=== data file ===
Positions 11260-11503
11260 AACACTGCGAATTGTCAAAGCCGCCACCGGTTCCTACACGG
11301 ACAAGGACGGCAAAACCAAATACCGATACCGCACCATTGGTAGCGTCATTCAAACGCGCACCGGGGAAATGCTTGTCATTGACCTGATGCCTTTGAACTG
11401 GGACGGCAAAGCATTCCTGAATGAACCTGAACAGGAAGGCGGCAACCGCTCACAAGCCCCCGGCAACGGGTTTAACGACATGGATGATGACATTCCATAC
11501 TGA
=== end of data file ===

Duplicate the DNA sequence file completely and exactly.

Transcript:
Positions 11260-11503
11260 AACACTGCGAATTGTCAAAGCCGCCACCGGTTCCTACACGG
11301 ACAAGGACGGCAAAACCAAATACCGATACCGCACCATTGGTAGCGTCATTCAAACGCGCACCGGGGAAATGCTTGTCATTGACCTGATGCCTTTGAACTG
11401 GGACGGCAAAGCATTCCTGAATGAACCTGAACAGGAAGGCGGCAACCGCTCACAAGCCCCCGGCAACGGGTTTAACGACATGGATGATGACATTCCATAC
11501 TGA